This webinar was the first in HMA’s Community Health Worker Series. During this webinar, HMA experts put forth a value proposition for the timely engagement and integration of community health workers/navigators/peer support specialists in the delivery of health and human services. Presenters provided several compelling case studies and three successful implementation models for integrating paraprofessionals into the delivery system. Participants learned how community health workers are poised to support the unique needs of residents in urban, suburban, rural, and public health and human services settings. Finally, respondents reflected on the paraprofessional role from a social determinants of health standpoint and from the perspective of minority populations and their communities.
- Understand the role community health workers and other paraprofessionals can play in the health and human services workforce in the COVID-19 era.
- Learn how select states explored the certification, education, financing and roles of community health workers and other paraprofessionals when integrated into specific health and human services.
- Find out how to build trust in minority communities, incorporating social determinants of health in the COVID-19 recovery response at the crossroads of health disparities and racial inequities.
Uma Ahluwalia, Principal, Washington, DC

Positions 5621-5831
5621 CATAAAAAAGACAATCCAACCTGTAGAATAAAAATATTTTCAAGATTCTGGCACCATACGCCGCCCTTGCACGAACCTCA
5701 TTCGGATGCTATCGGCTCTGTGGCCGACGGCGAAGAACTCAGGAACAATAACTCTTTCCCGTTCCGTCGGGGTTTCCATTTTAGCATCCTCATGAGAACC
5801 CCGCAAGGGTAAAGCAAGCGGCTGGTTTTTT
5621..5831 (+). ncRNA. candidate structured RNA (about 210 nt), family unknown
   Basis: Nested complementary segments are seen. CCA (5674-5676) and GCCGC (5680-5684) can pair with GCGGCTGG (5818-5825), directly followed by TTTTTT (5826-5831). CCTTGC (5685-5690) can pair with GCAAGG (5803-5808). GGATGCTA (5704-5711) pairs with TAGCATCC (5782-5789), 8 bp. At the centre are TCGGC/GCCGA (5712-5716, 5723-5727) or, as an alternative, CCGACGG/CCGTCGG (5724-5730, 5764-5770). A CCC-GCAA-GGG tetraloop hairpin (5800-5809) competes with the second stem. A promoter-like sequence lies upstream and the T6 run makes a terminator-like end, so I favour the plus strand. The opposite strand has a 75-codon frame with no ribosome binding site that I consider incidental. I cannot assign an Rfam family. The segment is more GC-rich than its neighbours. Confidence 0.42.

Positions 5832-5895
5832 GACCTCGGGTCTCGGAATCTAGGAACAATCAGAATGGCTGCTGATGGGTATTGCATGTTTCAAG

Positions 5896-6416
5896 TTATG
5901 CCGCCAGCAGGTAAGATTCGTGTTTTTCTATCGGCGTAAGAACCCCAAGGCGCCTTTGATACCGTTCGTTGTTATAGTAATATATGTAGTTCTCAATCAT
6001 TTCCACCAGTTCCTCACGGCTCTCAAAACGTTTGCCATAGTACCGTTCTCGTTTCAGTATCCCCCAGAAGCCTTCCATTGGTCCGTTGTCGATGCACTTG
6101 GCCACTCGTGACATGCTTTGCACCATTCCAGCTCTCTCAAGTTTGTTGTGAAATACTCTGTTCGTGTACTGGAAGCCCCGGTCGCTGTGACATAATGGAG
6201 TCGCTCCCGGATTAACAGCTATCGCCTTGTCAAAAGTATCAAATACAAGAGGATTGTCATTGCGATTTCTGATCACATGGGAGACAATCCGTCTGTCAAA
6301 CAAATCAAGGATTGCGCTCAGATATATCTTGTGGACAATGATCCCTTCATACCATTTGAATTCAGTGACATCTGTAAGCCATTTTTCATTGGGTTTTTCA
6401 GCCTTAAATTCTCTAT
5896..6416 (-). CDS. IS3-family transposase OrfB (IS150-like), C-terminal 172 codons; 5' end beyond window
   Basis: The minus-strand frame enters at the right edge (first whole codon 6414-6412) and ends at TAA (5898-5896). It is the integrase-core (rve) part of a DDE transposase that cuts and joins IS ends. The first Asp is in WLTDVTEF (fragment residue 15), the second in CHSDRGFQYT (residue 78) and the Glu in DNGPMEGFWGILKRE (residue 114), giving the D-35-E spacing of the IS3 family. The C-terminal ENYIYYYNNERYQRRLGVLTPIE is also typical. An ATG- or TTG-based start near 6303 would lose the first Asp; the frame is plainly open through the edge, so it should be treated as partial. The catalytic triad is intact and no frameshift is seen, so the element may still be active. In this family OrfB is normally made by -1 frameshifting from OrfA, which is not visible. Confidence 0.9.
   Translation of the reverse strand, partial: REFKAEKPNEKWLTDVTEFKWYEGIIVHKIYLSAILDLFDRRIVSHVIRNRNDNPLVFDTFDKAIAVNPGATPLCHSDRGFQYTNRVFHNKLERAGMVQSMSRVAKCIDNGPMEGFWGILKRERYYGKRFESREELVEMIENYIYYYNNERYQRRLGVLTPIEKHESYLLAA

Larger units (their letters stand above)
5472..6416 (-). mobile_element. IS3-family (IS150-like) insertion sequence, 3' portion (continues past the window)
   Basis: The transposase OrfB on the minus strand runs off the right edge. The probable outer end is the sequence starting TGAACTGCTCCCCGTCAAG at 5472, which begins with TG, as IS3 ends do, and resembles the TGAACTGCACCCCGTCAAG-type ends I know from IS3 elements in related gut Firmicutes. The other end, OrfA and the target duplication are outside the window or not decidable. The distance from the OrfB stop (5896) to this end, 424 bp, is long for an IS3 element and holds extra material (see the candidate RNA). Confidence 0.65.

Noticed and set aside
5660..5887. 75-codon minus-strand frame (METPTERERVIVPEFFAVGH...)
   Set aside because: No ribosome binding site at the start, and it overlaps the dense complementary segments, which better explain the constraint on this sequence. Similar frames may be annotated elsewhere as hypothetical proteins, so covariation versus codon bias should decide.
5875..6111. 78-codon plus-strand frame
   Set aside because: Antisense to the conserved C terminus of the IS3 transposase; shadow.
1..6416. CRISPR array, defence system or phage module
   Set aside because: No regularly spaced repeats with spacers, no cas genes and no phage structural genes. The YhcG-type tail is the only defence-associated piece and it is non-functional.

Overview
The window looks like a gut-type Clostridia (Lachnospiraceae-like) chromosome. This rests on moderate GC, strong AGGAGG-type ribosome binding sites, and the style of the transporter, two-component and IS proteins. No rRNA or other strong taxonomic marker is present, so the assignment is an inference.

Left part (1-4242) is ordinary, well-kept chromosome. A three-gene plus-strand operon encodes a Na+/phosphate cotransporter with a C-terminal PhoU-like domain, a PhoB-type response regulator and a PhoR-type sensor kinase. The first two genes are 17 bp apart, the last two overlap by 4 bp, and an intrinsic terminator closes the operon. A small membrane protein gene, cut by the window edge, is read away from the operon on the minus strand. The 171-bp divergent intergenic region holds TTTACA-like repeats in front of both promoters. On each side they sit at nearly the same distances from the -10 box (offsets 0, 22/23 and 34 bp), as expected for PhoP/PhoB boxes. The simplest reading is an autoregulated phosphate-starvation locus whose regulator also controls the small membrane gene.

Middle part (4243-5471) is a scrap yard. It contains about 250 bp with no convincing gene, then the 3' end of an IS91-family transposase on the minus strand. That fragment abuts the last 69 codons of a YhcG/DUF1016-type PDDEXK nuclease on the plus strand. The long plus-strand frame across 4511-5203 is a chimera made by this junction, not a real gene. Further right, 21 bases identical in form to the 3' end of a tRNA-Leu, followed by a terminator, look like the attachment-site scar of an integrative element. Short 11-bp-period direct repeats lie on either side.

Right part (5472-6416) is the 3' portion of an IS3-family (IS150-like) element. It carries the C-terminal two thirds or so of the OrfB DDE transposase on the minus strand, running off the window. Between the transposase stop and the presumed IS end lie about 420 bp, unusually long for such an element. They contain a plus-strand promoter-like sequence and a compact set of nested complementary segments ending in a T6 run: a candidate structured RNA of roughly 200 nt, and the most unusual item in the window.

Heidi Arthur, Principal, New York, NY
Stephanie Denning, Principal, Denver, CO
Julia Elitzer, Senior Consultant, San Francisco, CA
Iliana Gilman, Principal, Austin, TX
Catherine Guerrero, Principal, Denver, CO
Lori Weiselberg, Managing Principal, Chicago, IL
The National Academy of State Health Policy (NASHP) has a great website of state CHW models: https://www.nashp.org/state-community-health-worker-models/
The Association of State and Territorial Health Officials (ASTHO) features tools and information about CHWs at: https://www.astho.org/Community-Health-Workers/
There is also a helpful image describing the ever-changing picture of state approaches to CHW certification as well: https://www.astho.org/Programs/Clinical-to-Community-Connections/Documents/Map-of-State-Approaches-to-CHW-Certification/
Multnomah County training: https://multco.us/health/community-health/community-health-worker-training
SAMHSA has great resources: https://www.samhsa.gov/brss-tacs/recovery-support-tools/youth-young-adults
The VT interview is the March 4, 2020 podcast. https://www.aha.org/advocacy/small-or-rural/rural-report-podcast-series